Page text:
When a user is visiting a page, which is served over a secure connection (HTTPS), their connection with the web server is encrypted with TLS and is therefore safeguarded from attackers.
As the other resources (such as images, videos, stylesheets, scripts) are loaded over an insure HTTP connection, displaying the content on the same page, and the initial request was secure over HTTPS. Pages like this are only partially encrypted, leaving the unencrypted content accessible to attackers. That leaves the pages unsafe.
You’ll occasionally come across these warnings while browsing the web, but what exactly do they mean?
This all comes down to the difference between HTTP (HyperText Transfer Protocol) and HTTPS (HyperText Transfer Protocol Secure). HTTP is the most commonly used type of connection — when you visiting a page using the HTTP protocol, your connection to the website isn’t secured. Anyone eavesdropping on the traffic can see the page and any data you’re sending back and forth.
That’s why we have HTTPS — which stands for "HTTP Secure" and creates a secure connection between you and the web server. HTTPS stands for HTTP Secure, Hyper(t)ext Transfer Protocol Secure. The secure portion here comes from the encryption added to the requests sent and received by the browser. Currently, most browsers use the TLS protocol to provide encryption; TLS is sometimes referred to as SSL.
Mixed content warnings indicate a problem with a web page you’re accessing over HTTPS. Since the HTTPS connection is secure, and the web page’s source code is pulling in other resources with the insecure HTTP protocol, not HTTPS. Your web browser’s address bar will say you’re connected with HTTPS, but the page is also loading resources with the insecure HTTP protocol in the background. To ensure you know that the web page you’re using isn’t completely secure, browsers display a warning saying that the page has both HTTPS and HTTP content — mixed content, in other words.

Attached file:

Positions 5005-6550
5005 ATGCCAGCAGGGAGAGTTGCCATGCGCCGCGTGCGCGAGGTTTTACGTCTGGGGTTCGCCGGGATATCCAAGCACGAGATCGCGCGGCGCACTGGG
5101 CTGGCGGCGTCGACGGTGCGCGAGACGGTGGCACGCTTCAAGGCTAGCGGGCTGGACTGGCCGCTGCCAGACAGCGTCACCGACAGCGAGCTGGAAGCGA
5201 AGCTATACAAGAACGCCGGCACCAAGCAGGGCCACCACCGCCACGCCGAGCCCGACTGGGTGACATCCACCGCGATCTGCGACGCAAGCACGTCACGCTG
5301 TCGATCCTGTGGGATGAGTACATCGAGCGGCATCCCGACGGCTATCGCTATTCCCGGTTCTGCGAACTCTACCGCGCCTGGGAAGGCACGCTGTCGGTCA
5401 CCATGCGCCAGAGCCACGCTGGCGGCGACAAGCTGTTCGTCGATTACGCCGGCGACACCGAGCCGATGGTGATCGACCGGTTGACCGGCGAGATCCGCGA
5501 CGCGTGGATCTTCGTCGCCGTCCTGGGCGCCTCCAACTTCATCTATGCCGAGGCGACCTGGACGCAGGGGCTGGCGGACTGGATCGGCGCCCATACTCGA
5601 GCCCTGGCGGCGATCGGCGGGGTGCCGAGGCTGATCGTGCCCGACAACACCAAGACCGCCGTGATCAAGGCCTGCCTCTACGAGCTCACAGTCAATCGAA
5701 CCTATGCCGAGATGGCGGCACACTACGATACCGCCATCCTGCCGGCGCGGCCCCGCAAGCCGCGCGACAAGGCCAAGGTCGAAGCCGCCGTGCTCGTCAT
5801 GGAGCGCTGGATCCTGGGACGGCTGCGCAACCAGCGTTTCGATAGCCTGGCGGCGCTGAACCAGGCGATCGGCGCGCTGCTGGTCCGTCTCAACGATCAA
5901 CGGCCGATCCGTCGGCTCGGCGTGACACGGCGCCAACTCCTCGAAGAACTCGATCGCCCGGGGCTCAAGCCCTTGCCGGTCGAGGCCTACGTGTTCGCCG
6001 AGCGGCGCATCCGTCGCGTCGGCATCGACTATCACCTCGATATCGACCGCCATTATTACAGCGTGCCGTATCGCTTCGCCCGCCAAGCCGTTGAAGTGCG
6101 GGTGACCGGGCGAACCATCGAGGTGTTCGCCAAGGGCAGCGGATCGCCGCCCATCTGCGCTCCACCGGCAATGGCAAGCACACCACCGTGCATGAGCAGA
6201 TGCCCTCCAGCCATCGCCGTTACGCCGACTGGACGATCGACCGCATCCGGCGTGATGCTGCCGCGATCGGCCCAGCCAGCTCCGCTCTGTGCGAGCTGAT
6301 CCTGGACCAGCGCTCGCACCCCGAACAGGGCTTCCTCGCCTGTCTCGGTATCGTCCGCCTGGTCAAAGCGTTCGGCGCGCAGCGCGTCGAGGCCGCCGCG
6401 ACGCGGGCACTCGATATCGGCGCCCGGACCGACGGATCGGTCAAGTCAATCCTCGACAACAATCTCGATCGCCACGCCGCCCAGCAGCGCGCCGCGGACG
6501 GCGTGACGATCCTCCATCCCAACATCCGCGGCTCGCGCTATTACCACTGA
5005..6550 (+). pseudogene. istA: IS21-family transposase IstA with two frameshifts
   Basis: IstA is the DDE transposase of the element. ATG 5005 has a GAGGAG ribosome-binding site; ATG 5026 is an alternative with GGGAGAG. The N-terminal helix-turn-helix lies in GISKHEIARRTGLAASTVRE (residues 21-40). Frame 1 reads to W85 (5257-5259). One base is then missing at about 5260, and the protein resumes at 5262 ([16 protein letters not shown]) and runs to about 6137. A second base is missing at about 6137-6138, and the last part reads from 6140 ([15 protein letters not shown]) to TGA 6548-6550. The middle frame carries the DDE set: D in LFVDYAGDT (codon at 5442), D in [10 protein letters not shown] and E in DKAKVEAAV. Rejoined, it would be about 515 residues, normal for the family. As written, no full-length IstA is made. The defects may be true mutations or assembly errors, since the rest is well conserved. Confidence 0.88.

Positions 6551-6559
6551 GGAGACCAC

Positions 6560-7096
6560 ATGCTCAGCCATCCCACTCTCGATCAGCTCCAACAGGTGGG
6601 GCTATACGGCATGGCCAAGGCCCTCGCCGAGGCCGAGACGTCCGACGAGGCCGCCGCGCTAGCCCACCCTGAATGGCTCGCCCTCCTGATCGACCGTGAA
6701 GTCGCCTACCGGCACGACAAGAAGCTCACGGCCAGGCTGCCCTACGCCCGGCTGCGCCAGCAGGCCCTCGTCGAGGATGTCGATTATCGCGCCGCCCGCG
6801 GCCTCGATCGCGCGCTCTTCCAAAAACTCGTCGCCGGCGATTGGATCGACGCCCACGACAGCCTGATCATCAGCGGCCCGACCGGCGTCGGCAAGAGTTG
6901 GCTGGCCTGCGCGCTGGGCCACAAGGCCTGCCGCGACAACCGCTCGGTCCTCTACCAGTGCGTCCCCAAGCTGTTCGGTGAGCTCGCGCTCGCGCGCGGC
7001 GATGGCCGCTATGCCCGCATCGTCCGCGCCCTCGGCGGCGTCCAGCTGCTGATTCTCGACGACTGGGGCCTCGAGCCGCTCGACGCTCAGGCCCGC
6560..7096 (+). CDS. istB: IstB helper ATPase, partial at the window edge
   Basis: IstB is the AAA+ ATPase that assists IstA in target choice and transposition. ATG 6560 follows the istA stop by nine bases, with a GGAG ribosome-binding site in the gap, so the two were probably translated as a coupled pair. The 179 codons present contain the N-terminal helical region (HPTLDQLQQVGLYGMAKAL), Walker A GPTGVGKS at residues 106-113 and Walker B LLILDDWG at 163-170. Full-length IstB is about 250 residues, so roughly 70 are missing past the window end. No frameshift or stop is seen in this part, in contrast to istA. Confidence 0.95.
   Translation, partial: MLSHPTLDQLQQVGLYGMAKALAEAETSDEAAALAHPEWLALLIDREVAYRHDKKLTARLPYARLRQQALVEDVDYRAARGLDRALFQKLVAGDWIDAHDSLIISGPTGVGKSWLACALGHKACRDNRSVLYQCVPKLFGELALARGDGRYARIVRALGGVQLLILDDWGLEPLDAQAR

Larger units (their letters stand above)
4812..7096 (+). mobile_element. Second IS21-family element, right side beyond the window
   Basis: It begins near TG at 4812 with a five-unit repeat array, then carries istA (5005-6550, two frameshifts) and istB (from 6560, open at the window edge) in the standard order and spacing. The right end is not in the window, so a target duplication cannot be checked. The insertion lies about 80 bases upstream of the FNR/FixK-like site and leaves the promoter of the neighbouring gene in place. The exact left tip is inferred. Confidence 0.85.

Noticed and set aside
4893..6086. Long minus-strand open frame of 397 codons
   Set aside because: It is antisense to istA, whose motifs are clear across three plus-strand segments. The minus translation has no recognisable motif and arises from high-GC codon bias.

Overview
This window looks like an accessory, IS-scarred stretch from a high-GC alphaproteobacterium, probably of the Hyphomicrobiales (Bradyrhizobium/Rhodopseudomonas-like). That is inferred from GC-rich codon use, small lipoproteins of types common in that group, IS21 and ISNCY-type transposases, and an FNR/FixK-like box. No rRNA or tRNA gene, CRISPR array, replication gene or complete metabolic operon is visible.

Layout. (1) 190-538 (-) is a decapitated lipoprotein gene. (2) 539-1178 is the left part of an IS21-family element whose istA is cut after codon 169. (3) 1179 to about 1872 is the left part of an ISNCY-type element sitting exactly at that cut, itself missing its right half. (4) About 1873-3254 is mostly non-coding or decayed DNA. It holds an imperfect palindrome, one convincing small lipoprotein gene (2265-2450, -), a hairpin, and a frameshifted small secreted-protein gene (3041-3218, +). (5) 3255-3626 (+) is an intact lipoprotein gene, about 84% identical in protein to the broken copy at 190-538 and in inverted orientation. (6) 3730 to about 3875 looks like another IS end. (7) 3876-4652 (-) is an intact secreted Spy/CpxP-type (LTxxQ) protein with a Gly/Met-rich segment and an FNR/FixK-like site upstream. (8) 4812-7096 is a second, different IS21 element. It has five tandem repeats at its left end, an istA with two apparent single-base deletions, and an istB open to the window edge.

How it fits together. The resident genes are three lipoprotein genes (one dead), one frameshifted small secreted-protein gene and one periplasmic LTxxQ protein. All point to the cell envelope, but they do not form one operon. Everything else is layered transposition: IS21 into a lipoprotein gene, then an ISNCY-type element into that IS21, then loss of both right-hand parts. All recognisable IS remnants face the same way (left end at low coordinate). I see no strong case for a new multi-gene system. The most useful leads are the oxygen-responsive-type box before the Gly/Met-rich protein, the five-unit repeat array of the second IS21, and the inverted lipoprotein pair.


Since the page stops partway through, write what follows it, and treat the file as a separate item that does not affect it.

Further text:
Requesting subresources using the insecure HTTP protocol weakens the security of the entire page, as these requests are vulnerable to attackers, where an attacker eavesdrops on a network connection and views or modifies the communication between two parties. Using these resources, an attacker can often take complete control over the page, not just the compromised resource.
Although many browsers report mixed content warnings to the user, by the time this happens, it is too late: the insecure requests have already been performed and the security of the page is compromised. This scenario is, unfortunately, quite common on the web, which is why browsers can't just block all mixed requests without restricting the functionality of many sites.
It's up to you, the developer, to fix mixed content issues in your application.
It is a serious matter, let’s say you’re on a payment page and you’re about to enter your credit card details. The payment page indicates it’s an encrypted HTTPS connection, but you see a mixed content warning.
It’s possible that the payment details you enter could be captured by the insecure content and sent over an insecure connection, removing the benefit of HTTPS security — someone could eavesdrop and see your sensitive data.
Because HTTP doesn’t authenticate the web server in the same way HTTPS does, it’s also possible that a secure HTTPS site pulling in a script from an HTTP site could be tricked into pulling an attacker’s script and running it on the otherwise secure site. When HTTPS is used, you have more assurances that the content was not tampered with and is legitimate.
In both cases, this eliminates the benefit of having a secure HTTPS connection. It’s possible that a website could have an insecure content warning and still secure your personal data properly, but we really don’t know for sure and shouldn’t take the risk — that’s why web browsers warn you when you come across a website that’s not coded properly.